Aviation leaders pleaded for help in May, “time is of the essence,” they said. After eight months of waiting, they finally got a response Monday. Was it worth the wait?
After waiting eight and a half months, the leaders of Canada’s most important aviation organizations finally have a response to their desperate plea for help. It comes in the form of a four-paragraph letter from Navdeep Bains, the Minister of Industry, Science, and Innovation. Five paragraphs, if you count the salutation. And it sheds new light on the federal government’s willingness to support an industry in dire straights.
The heads of 14 aviation organizations wrote to the Prime Minister and three ministers – including Bains – on May 7. They represent airports, airlines, pilots, helicopters, maintenance organizations, manufacturers, and five provincial and territorial aviation organizations. They outlined 10 steps they said would help bolster the Canadian economy.
“Time is of the essence,” they wrote in the spring, “and our ability to respond effectively will translate to how quickly Canadians and our economy get moving again.”
Bains sent his response Monday. It is addressed to Daniel-Robert Gooch of the Canadian Airports Council, Mike McNaney of the National Airlines Council of Canada, and John McKenna, head of the the Air Transport Association. A copy was obtained by Western Aviation News. The minister’s office did not reply to e-mails seeking to verify the letter’s authenticity or further comment.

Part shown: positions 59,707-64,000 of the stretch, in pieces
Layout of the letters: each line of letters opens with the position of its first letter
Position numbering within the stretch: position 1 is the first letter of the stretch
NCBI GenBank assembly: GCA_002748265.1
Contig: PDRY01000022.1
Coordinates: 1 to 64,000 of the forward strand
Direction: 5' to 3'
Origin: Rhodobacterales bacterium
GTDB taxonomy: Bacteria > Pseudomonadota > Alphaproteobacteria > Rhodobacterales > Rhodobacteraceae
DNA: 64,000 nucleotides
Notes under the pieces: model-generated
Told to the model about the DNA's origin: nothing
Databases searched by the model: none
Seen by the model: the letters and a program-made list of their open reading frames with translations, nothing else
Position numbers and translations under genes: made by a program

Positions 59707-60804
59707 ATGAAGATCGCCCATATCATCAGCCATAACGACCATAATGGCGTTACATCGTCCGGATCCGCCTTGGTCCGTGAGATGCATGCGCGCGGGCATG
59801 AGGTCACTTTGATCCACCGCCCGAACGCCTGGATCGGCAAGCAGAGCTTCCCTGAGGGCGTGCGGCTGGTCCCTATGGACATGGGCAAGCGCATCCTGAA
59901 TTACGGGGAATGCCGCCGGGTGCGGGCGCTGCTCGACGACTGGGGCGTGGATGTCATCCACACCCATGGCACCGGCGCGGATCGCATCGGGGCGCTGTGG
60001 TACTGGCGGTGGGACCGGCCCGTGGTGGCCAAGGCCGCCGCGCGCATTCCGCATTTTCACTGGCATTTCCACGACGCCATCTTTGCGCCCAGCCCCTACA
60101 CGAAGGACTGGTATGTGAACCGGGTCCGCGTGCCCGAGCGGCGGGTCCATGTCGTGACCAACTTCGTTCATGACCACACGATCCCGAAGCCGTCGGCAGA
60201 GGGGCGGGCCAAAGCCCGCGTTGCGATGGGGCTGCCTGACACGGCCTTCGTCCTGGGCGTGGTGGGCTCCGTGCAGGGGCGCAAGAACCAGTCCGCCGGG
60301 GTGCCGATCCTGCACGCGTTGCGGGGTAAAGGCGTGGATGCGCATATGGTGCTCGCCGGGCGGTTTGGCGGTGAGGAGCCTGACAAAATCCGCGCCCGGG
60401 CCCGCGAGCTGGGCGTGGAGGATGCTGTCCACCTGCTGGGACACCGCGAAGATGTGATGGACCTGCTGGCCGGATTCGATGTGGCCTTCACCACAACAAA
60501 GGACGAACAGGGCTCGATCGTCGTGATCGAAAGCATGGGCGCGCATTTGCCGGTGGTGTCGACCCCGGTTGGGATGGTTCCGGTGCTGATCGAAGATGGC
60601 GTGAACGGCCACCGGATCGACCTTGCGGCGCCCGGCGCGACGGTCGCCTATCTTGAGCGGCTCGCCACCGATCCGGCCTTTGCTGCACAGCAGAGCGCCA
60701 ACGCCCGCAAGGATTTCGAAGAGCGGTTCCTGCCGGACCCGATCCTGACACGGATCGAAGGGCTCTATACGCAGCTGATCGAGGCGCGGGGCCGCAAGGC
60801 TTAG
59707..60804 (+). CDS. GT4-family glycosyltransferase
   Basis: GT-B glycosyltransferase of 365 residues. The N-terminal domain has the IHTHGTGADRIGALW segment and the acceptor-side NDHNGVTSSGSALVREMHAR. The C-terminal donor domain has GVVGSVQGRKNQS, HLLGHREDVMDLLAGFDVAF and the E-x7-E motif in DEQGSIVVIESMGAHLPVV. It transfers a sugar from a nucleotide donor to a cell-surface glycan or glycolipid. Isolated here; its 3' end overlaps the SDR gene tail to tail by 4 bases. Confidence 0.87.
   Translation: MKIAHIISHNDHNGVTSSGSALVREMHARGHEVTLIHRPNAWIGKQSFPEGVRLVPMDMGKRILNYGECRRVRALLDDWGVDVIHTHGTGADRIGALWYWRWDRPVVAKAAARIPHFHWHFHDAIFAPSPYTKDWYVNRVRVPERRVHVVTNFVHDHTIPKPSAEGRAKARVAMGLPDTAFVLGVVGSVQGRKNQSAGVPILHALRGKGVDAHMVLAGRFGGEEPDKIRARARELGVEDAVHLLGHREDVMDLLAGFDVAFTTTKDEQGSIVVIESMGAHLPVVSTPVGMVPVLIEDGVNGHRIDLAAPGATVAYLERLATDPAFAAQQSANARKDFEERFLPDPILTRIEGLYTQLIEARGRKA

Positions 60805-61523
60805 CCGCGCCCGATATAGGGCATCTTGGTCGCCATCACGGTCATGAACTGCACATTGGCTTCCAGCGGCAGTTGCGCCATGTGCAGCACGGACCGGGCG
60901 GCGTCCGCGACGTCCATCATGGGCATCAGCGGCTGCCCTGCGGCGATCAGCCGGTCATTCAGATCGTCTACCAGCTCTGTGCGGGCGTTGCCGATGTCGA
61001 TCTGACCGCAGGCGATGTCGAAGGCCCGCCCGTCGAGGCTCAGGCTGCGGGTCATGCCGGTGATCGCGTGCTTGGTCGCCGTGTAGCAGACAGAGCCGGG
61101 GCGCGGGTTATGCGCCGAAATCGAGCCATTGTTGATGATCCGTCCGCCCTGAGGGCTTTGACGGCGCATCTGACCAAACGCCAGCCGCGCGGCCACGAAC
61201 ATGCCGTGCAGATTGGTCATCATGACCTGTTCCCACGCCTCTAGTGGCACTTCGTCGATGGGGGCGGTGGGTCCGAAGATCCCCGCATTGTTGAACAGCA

“Thank you for your correspondence regarding the significant impact of COVID-19 on Canada’s airports and commercial airlines,” Bains opened. “I sincerely regret the delay in replying to you.”
Here, the minister shows a knack for understatement. Significant impact is one way of describing what’s happened to aviation over the past nine months. Devastation is another.
COVID-19 has decimated the aviation industry. The industry is handling between 10 and 15% of the number of people who flew last year.
Government policies contribute to the pain. Canada still bars most non-citizens. There’s no national strategy on COVID testing at airports. People arriving on international flights have to quarantine for two weeks (with the exception of some passengers headed for Alberta).
And just as traffic shows a small uptick, it can turn sour in a heartbeat. Bains’ response came the day after the government of Canada barred flights from London over concerns of a new strain of coronavirus. The minister made no mention of this latest setback.
“I appreciate receiving your concerns and ideas, which have assisted the Government of Canada as it implements emergency support measures to ensure the health and economic stability of Canadian individuals and businesses,” the minister continued in his second paragraph.
Let’s look at what the coalition of aviation organizations asked for in May compared to federal action:
|What the industry asked for in May||What the government has done since then|
|An extension to the Canadian Emergency Wage Subsidy.||Wage subsidies have been extended to June 2021. All airlines and the largest airports have taken advantage of the subsidy. The government said it has provided $1.4 billion in wage subsidies to the industry.|
|Financial support for all of Canada’s air operators, airports, maintenance, repair and overhaul organizations.||The government announced millions in aid in the Fall Economic Statement.
It includes $75 million to work with provinces to ensure access to remote communities.
It also pledges $186 million over two years to fund capital projects at a host of small airports.
|Ensure that all airports, regardless of ownership model, are eligible for all support programs.||Details of financial help have not been revealed. Municipal airports are not eligible for many supports.|
|A suspension of all federal excise and carbon taxes on jet fuel and av gas.||No action.|
|Federal financial assistance for air navigation charges incurred for flights flown during this|